Most U.S. car owners want to cut the nation’s oil consumption and dependence on foreign oil. But few are willing to pay more for a fuel-efficient or environmentally friendly car. Those are some of the findings of a new survey by the Consumer Reports National Research Center.
Nearly 80 percent of survey respondents said they would “strongly support” or “somewhat support” a national goal of reducing oil consumption. And more than 70 percent said they would support increased government funding for measures aimed at achieving that goal. Still, 94 percent named a high purchase price as a deterrent to choosing an “environmentally friendly or green” vehicle.
It is clear from the survey that personal economics are driving purchase considerations. Thinking about their next new car, nearly two-thirds (63 percent) of respondents expect to choose a model with better fuel economy than their current vehicle, and among them, 82 percent indicated that lower fuel costs are a motivating factor. The second highest share, 59 percent, named a lower purchase price as a reason for choosing a car with better fuel economy.
Taking the pulse of American motorists on fuel economy issues, the Consumer Reports National Research Center conducted 1,713 random, nationwide telephone interviews of adult car owners.
A majority of survey respondents want the government to take the lead in cutting the nation’s oil use and increasing fuel economy: 79 percent would support increased government investment in public transportation, plus funding research and infrastructure development for alternative-fuel vehicles; about three quarters would favor increasing tax rebates for consumers on fuel-efficient vehicles and alternative-fuel vehicles; 72 percent favor funding development of walking/biking communities; and 7 in 10 favor the government’s main strategy today of raising fuel economy requirements for automakers.
But while our respondents were supportive of government efforts to spend tax dollars, they were much more reluctant to spend money on their own personal fuel economy improvements. Only 40 percent of respondents support a gas-guzzler tax. Just 14 percent of interviewees would support an increase in the gas tax or imposing a new tax on miles driven. When we asked about levying a tax on oil companies based on the amount of fuel they produced, just under half the respondents agreed.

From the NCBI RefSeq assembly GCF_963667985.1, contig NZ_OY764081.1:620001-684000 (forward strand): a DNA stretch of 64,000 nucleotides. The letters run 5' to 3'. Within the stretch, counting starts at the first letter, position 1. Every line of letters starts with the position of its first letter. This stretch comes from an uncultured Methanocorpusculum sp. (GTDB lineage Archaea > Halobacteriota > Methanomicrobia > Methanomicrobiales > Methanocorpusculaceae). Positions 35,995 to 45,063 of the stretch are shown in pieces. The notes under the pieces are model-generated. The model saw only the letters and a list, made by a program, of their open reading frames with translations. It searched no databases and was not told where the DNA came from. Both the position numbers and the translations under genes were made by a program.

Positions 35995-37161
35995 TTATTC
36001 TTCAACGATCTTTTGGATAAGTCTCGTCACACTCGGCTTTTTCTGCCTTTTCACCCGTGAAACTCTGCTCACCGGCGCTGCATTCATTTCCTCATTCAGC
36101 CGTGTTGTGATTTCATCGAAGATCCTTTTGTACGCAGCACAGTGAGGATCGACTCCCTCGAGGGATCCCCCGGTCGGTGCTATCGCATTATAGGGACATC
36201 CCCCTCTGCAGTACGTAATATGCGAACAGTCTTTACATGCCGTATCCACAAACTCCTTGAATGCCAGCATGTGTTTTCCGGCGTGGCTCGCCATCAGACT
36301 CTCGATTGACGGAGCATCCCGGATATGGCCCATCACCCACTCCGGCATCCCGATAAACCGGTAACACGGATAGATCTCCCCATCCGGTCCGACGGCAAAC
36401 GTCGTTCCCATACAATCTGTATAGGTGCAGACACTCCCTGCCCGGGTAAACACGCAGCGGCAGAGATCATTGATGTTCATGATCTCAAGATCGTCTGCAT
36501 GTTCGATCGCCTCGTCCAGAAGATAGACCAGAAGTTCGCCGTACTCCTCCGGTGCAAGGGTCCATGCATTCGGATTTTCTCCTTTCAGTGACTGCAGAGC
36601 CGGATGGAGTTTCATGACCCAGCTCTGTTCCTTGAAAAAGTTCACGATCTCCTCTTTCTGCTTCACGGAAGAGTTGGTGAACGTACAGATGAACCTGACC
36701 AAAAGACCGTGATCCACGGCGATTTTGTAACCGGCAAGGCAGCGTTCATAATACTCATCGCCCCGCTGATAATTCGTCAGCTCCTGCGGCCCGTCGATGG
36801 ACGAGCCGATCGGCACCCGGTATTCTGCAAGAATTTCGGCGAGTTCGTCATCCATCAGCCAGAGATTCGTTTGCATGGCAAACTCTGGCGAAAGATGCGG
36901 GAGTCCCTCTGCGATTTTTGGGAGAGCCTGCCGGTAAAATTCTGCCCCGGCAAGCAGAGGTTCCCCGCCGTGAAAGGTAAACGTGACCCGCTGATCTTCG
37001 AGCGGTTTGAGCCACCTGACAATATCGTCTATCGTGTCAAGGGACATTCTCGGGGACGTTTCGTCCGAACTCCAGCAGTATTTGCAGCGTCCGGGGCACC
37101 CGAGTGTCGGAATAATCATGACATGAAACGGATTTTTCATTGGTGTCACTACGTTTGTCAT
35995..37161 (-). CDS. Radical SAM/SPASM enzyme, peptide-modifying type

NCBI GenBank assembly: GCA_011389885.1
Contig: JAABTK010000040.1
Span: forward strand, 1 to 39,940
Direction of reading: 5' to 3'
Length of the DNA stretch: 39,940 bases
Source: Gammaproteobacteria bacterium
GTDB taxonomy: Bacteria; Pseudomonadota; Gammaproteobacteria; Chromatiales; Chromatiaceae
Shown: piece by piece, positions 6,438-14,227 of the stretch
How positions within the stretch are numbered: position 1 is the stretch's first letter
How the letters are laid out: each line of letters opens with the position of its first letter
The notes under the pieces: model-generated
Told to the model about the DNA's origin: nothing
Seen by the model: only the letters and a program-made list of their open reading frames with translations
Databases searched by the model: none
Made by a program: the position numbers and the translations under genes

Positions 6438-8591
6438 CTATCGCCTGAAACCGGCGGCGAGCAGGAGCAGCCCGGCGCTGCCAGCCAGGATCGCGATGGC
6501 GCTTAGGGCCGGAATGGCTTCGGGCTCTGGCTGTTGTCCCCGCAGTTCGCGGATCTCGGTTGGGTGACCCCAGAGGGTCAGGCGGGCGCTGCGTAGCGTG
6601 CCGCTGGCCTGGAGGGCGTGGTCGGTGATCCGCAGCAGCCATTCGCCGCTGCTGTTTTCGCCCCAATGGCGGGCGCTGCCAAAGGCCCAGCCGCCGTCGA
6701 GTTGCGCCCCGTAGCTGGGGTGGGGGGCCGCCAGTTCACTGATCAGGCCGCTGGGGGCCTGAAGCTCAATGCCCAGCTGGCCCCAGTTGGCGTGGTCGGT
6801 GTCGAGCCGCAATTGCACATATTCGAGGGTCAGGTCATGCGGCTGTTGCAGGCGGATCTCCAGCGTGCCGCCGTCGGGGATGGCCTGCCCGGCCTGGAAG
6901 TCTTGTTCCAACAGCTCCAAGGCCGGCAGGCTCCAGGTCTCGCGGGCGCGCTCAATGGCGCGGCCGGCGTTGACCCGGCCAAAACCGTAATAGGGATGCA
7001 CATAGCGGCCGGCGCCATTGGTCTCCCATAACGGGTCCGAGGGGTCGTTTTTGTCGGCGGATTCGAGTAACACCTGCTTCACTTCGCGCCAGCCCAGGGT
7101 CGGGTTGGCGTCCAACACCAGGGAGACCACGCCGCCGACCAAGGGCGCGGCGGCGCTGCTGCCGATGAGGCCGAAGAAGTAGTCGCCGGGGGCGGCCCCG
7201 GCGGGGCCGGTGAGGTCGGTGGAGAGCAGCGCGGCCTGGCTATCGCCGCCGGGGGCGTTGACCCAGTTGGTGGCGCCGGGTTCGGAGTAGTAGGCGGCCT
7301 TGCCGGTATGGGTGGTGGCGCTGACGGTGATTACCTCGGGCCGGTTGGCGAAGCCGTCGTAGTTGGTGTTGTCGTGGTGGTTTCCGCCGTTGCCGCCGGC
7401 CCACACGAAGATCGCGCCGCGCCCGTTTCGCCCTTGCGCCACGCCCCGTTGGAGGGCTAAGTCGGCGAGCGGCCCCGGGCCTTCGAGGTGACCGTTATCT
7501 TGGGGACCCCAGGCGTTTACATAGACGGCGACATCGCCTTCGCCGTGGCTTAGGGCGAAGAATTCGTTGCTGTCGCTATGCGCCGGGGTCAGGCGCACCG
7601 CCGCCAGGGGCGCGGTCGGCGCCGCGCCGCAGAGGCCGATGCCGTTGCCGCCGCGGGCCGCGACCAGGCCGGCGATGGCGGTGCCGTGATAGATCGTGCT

Fuel economy is a high priority
Among survey participants, 80 percent listed fuel economy as an important factor in choosing their next vehicle, and 40 percent listed it among the top three most important factors.
The most important considerations overall were:
When it comes to personal choices, 63 percent of vehicle owners said they expect to choose a more fuel-efficient car next time. Some of the reasons were surprising.
Predictably, 82 percent aim simply to reduce their fuel costs. However, 59 percent listed a lower purchase price as a reason for choosing a more fuel-efficient car, recognizing that many fuel-efficient cars are smaller and less expensive to buy. Fifty-five percent said they just wanted to be “environmentally friendly or green.” And just over half (51 percent) cited the desire to reduce the United States’ dependence on foreign oil.
Just four percent of respondents said they expect their next vehicle to be less fuel efficient. They had a variety of reasons, mainly related to their lifestyle needs, including carrying more passengers, towing, and needing more cargo space.
The median fuel economy our respondents reported for their current vehicle was 24 mpg.
By far, the most respondents, 29 percent, feel Toyota builds the greenest cars—a sentiment consistent with our annual Brand Perception Survey. This trend was especially notable among wealthier respondents (with household incomes over $50,000) and those living in the West, and less true among older respondents (55 and older). Ford and Honda were distant runners-up at 12 percent. Most car brands failed to garner more than a one-percent share.
Which automaker builds the greenest cars:
Overall, Americans’ opinions about fuel economy haven’t changed much in recent years. Their pocketbooks still seem to be driving their interest in more fuel-efficient cars, though there is strong support for a significant government push to reduce the nation’s dependence on petroleum. Still, even when consumers can expect to save on fuel costs, purchase price remains very important.
Next up, we’ll take look at further survey findings that reveal American drivers’ interest in alternative-fuel vehicles.